Now, sometimes, special offers and content promotions are… extra special and extra promotional. Those times I’m speaking of are the holidays. Or other special occasions unique to your brand and business. What type of seasonal campaign you choose to run is up to your unique brand strategy. But as a general rule, taking advantage of the holiday seasons is never a bad idea.
You can see some examples of some classic seasonal email campaigns below.
Special offers like Black Friday sales are a great way to take advantage of active email readers who are looking for deals in their inbox. However, there is a caveat to the success of this email campaign type:
Everyone is eager to get into their user’s inbox during the holiday season with their special seasonal offers. But that’s just the thing. Everyone is trying to do that. So you’re going to be competing more than ever to grab and hold the attention of your users. Which means your game has to be more than on it’s A-game when it comes to content, creative, and value propositions.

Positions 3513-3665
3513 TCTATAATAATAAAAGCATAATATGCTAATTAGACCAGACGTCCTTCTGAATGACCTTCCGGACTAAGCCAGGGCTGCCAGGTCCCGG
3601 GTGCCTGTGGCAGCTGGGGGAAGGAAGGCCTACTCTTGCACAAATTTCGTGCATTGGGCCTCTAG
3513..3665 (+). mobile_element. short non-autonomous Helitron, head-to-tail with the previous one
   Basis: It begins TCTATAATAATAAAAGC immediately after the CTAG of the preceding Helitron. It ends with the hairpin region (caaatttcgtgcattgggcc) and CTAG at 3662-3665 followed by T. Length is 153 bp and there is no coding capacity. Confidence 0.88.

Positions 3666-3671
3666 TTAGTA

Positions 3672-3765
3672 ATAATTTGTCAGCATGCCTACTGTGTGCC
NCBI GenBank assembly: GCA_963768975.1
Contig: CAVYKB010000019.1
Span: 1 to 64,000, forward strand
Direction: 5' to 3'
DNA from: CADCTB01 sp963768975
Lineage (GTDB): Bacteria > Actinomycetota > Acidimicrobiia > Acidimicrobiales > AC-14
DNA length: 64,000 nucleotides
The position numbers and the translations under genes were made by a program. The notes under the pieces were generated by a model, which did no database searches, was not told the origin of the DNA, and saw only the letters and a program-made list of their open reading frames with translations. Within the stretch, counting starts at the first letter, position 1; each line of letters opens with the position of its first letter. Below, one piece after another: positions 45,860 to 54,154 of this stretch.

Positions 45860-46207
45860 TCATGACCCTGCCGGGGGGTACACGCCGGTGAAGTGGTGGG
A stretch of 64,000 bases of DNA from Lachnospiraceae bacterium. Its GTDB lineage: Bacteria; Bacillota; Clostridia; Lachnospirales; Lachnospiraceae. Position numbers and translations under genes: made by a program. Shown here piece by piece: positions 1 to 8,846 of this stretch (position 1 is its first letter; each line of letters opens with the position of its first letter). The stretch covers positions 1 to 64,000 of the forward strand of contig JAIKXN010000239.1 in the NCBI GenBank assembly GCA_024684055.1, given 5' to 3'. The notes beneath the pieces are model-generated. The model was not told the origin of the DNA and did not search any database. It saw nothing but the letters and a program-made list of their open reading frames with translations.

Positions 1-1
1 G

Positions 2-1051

The next two types of email marketing campaigns are a bit more complicated, and deal with what happens after someone converts on your site. Or, at least gets close…
So let’s start off with classic remarketing drip campaigns. In most cases when you convert on a site - you’ll be required to insert your email and contact information along with your payment details. But that’s not the only information you’re giving to digital marketers when you convert on their site.
You’re also giving them the vital information of what types of products/services you are interested in - what the actual offer was that got you to convert and whip out your credit card. This is where we like to hit you with the remarketing drip campaigns. These emails will slowly work on nurturing you back to the shopping experience on the site. Usually, we do this by showing you related products or services to the one you originally converted on - or upselling you on add-ons that are necessary to take your performance to the next level.
But, “what if I didn’t buy anything on the site?”
Well, it turns out we got you covered there too.